Singing and Covering Fiona and Tori
I remember the first time that I saw her Vienna’s face on her web site. I practically screamed in my living room, “Wait a second! That’s… I know who that is!” After downloading and listening to the MP3’s that she had posted on her web site, I remember being absolutely enthralled by her musical skill. It’s certainly better than a lot of the stuff playing on the radio today. On her web site Vienna lists as her musical influences artists such as Tori Amos, Fiona Apple, Sarah MacLachlan, and Ani DiFranco. Those influences are evident in her album Waking Hour. I absolutely love the song Gravity (esp. the Lake version), Enough To Go By, and Momentum.
At the release party in the French House, Vienna played a number of songs, some from her album and some not, to a small, enthralled audience. There’s something about hearing a live performance, especially an intimate one such as this one, which feels so special to me. I can see why people connect more with music (in my opinion) than they do with art. With a musical performance, you can see the musician playing the instrument, singing, and giving it her all. With art, you often see the finished product, not the hours of labor it took to create the art piece. I’m an artist, not a musician, so sometimes it pains me to see the musicians getting all the credit and glory, but I can certainly understand why they do… I was all wrapped up into the moment just like everybody else!
At one point in the evening, Vienna asked if there were any requests. My friend Randy asked her if she would do a cover of China by Tori Amos. Humbly beginning by saying that she didn’t know all of the words, Vienna then proceeded to perform a wonderful rendition of China. After that song, I asked her to play my all-time favorite song, Never Is A Promise, by Fiona Apple. I didn’t expect her to know the words or the music to the song; after all, most people who are familiar with Apple’s work know only her songs like Shadowboxer or Criminal (or they know of her kiddie-porn romping in the Criminal video). I was pleasantly surprised, then, to see that she did indeed know the words and the music to the song!
Every year, I choose one song to represent the entire year. I think for the 1997 and 1998 year, that song was Never Is A Promise. It captured so well the events that happened in my life at that time. Even today, it feels so real and relevant. Yeah, I’d say right now that is my favorite song of all-time. Hearing Vienna sing that just made me sing, err… lipsync the words along with her in the French House! The other people probably thought that I was psycho, but it didn’t matter to me.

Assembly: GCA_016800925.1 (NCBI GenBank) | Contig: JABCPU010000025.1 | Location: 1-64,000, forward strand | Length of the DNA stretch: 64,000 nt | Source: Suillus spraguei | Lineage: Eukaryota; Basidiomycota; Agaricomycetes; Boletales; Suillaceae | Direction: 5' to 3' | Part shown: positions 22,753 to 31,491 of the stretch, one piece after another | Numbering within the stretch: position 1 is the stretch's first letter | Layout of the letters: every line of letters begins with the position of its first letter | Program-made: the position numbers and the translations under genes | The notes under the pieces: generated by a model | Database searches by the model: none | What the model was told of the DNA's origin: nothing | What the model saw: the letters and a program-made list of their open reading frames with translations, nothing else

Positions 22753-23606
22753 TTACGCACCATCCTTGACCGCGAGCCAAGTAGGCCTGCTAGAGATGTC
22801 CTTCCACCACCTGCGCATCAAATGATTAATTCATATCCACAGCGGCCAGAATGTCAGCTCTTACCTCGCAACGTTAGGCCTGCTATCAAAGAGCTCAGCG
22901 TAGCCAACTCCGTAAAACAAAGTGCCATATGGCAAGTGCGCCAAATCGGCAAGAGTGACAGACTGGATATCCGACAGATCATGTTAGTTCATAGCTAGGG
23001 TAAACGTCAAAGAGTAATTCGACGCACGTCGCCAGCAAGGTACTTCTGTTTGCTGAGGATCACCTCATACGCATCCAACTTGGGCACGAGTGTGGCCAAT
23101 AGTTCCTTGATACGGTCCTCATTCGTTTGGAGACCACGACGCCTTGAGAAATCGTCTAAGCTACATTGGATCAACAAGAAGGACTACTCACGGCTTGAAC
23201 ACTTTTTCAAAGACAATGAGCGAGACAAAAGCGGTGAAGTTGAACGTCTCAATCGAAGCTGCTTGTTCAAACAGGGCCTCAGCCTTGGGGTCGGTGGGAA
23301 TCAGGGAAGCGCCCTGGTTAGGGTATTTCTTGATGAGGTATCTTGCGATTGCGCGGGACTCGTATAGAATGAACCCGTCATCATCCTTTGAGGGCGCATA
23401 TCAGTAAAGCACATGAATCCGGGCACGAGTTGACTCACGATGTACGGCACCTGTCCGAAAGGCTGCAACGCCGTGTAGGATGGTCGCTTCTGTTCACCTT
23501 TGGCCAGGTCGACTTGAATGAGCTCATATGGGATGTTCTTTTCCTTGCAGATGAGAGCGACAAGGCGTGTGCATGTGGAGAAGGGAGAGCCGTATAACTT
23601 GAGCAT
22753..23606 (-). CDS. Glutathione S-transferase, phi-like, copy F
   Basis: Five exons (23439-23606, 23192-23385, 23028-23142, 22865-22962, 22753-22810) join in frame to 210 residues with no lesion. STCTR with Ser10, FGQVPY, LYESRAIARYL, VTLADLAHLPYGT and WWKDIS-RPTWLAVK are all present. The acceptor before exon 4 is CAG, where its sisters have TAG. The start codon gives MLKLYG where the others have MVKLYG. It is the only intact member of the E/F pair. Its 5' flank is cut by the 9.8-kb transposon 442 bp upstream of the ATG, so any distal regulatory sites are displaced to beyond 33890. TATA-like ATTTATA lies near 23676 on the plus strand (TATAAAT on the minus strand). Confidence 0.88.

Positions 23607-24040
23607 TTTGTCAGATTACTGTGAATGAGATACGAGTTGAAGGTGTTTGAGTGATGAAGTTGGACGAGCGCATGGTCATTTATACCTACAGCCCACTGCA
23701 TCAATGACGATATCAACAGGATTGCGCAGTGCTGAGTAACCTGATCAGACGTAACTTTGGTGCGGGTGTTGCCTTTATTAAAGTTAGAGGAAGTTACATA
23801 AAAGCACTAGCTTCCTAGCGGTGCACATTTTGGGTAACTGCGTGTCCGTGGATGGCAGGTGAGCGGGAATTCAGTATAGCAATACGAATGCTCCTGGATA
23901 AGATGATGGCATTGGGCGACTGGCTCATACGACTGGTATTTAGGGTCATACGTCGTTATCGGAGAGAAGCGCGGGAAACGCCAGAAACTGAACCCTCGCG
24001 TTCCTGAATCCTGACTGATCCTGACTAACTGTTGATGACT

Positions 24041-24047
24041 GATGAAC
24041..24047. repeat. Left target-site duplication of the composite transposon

Autographs and Final Thoughts
After her performance, Vienna began to do something that she’s going to have to get used to, sign autographs and get her picture taken. Randy and his friends posed as Vienna Teng Groupies for my camera, which was alternating between my 28-70 and 17-35. I wish I’d brought the 50 since it would have worked much better in the low-light situations than the others.
During this time, I met up with a bunch of her friends, including a few who lived in the French House in the years after I had graduated, such as Jeremy and Serban. I reintroduced myself to Eric Miller, a fellow Symbolic Systems alum, who worked extensively with Vienna on the album. Jess, a friend of Joe Norman, was also there, and it was good to see her back up in the Bay Area again.
Someone noted to me that there weren’t that many people at the release party. If you look at the pictures, it’s true, there were less than two dozen people who showed up. Some of my friends weren’t able to make it, as they were either out recuperating from a long weekend or had arranged other plans. As for me, I think nothing of the small number of people who were at the party. In my opinion, this was a clarion call for a new phase in Vienna’s musical career. All new beginnings begin as small moments, insignificant when compared to the events in the coming months and years. This girl’s got what it takes, and she can make it. This small group of friends and fans isn’t going to stay small much longer. I for one am looking forward to seeing that group get larger and being continually enthralled and mesmerized by this talented musician.
Additional resources on all thing’s Vienna Teng:
Here are some additional photos that I took at the Waking Hour Release Party, held on June 3, 2001, at the French House on Stanford campus: